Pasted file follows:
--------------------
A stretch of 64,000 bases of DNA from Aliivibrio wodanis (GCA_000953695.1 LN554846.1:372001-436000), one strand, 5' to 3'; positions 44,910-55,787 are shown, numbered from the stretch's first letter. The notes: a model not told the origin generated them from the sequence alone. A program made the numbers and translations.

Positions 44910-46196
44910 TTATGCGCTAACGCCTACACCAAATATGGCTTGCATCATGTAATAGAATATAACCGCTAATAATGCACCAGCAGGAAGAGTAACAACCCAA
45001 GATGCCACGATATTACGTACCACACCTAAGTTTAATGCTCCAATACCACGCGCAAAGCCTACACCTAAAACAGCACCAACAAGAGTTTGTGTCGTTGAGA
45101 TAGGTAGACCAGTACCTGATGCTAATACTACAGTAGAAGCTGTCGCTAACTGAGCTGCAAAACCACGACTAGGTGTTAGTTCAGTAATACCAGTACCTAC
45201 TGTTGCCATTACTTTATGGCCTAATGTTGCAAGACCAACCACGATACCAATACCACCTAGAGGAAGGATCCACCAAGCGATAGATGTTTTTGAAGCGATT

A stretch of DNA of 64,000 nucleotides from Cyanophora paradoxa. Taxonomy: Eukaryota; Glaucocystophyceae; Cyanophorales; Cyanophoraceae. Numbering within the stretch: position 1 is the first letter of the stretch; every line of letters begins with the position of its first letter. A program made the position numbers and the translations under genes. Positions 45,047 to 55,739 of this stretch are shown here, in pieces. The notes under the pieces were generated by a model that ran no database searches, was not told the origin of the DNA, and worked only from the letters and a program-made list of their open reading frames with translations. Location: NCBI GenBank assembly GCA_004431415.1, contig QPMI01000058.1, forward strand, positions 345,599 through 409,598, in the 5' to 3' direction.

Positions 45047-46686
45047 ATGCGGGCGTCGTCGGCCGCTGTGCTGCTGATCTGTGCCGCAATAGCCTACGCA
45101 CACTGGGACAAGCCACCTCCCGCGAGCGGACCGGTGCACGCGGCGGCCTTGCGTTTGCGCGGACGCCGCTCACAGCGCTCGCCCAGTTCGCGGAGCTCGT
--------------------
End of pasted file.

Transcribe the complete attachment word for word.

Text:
A stretch of 64,000 bases of DNA from Aliivibrio wodanis (GCA_000953695.1 LN554846.1:372001-436000), one strand, 5' to 3'; positions 44,910-55,787 are shown, numbered from the stretch's first letter. The notes: a model not told the origin generated them from the sequence alone. A program made the numbers and translations.

Positions 44910-46196
44910 TTATGCGCTAACGCCTACACCAAATATGGCTTGCATCATGTAATAGAATATAACCGCTAATAATGCACCAGCAGGAAGAGTAACAACCCAA
45001 GATGCCACGATATTACGTACCACACCTAAGTTTAATGCTCCAATACCACGCGCAAAGCCTACACCTAAAACAGCACCAACAAGAGTTTGTGTCGTTGAGA
45101 TAGGTAGACCAGTACCTGATGCTAATACTACAGTAGAAGCTGTCGCTAACTGAGCTGCAAAACCACGACTAGGTGTTAGTTCAGTAATACCAGTACCTAC
45201 TGTTGCCATTACTTTATGGCCTAATGTTGCAAGACCAACCACGATACCAATACCACCTAGAGGAAGGATCCACCAAGCGATAGATGTTTTTGAAGCGATT

A stretch of DNA of 64,000 nucleotides from Cyanophora paradoxa. Taxonomy: Eukaryota; Glaucocystophyceae; Cyanophorales; Cyanophoraceae. Numbering within the stretch: position 1 is the first letter of the stretch; every line of letters begins with the position of its first letter. A program made the position numbers and the translations under genes. Positions 45,047 to 55,739 of this stretch are shown here, in pieces. The notes under the pieces were generated by a model that ran no database searches, was not told the origin of the DNA, and worked only from the letters and a program-made list of their open reading frames with translations. Location: NCBI GenBank assembly GCA_004431415.1, contig QPMI01000058.1, forward strand, positions 345,599 through 409,598, in the 5' to 3' direction.

Positions 45047-46686
45047 ATGCGGGCGTCGTCGGCCGCTGTGCTGCTGATCTGTGCCGCAATAGCCTACGCA
45101 CACTGGGACAAGCCACCTCCCGCGAGCGGACCGGTGCACGCGGCGGCCTTGCGTTTGCGCGGACGCCGCTCACAGCGCTCGCCCAGTTCGCGGAGCTCGT